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Last week I was invited to address the Scottish Renewables Conference in Edinburgh. They wanted to me to talk about the development of renewable power in offshore sailing.

With the success of Conrad Coleman completing the Vendee Globe without the use of any fossil fuels, we have confidence now that our need of diesel is much reduced. He used an electric engine, a hydro generator and had solar panels both within the sail cloth of his mainsail and on his deck. 95% of the Vendee Globe competitors had hydro generators and in the next edition of the Volvo Ocean Race starting in October 100% of the boats will use hydro generators. The times are changing!

The recent announcement in the Volvo Ocean Race is Team number 4, Team Vestas 11th Hour Racing. They not only want to win the race but also want to win the race of sustainability. The environmental issues raised, especially reducing the single use plastic consumption, and the increased use of renewables to reduce the use of fossil fuels I feel run parallel to each other and is a subject that should be close to all our hearts. We are all responsible to make a difference and the small changes we can make in our everyday lives can help initiate the long term changes being planned. Carry a refillable water bottle, carry your own coffee cup to be filled, do not use straws, use a bag for life and take your lunch in re-useable Tupperware containers.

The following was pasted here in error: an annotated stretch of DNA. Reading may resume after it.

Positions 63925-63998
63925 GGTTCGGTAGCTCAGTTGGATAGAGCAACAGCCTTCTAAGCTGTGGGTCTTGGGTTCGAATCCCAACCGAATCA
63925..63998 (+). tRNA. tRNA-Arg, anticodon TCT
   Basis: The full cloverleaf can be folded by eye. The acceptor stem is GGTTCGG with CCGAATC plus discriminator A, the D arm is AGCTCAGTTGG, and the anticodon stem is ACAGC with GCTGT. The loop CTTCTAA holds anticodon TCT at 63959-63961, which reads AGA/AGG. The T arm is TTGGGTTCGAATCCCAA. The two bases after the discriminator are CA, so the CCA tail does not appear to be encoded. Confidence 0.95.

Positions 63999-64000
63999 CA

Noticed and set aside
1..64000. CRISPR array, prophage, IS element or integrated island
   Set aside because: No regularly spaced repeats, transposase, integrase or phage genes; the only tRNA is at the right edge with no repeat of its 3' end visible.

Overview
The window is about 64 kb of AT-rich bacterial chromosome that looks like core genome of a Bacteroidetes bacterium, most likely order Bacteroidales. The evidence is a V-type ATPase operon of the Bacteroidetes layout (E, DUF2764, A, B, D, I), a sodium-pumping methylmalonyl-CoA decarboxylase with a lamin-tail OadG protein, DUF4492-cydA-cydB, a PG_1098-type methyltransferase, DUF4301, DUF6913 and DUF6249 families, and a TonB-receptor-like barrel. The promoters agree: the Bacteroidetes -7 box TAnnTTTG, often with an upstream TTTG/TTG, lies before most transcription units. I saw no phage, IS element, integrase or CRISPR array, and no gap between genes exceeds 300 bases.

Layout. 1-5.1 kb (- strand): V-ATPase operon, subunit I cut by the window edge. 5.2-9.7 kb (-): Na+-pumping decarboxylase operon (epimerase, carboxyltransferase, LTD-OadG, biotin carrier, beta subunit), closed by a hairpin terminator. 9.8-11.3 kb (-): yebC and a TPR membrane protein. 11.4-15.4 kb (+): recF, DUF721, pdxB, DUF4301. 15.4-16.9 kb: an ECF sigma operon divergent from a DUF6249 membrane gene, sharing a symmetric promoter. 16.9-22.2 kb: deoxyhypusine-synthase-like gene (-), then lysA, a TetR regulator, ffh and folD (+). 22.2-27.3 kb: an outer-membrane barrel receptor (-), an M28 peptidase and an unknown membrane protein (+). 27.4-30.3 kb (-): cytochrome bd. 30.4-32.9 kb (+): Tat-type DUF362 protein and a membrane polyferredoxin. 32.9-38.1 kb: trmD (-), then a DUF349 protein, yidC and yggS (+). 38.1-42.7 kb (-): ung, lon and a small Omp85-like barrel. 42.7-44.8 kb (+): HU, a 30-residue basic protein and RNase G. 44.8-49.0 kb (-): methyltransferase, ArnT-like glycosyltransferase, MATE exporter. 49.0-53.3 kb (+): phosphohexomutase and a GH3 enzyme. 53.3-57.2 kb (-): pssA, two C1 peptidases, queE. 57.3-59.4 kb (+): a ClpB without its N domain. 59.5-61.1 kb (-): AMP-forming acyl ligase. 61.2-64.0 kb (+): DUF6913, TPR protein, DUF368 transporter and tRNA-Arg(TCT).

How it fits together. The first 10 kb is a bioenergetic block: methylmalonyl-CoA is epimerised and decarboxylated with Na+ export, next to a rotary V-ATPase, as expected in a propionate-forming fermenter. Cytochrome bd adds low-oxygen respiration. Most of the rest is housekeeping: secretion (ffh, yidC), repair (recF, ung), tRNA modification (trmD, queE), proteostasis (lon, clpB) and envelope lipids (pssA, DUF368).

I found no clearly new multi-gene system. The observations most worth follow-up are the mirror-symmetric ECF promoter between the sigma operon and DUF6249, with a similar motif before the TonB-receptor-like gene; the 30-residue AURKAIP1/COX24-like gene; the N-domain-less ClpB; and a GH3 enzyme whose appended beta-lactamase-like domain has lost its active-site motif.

Renewables face a difficult time as they are often looking at futuristic ideas and their challenge is to make these future concepts a reality. These require immediate financial investment for a future long term gain, something that is difficult to justify today but will help us keep our planet looking ahead. The Circular Economy looks at this issue from another angle. If we can all look ahead and get these initiatives to be accepted in the wider world then we can have hope.

Dee Caffari

British yachtswoman Dee Caffari is the first woman to have sailed single-handed and non-stop around the world in both directions and the only woman to have sailed non-stop around the world three times. In 2006 Dee became the first woman to sail solo, non-stop, around the world against the prevailing winds and currents and was awarded an MBE in recognition of her achievement.

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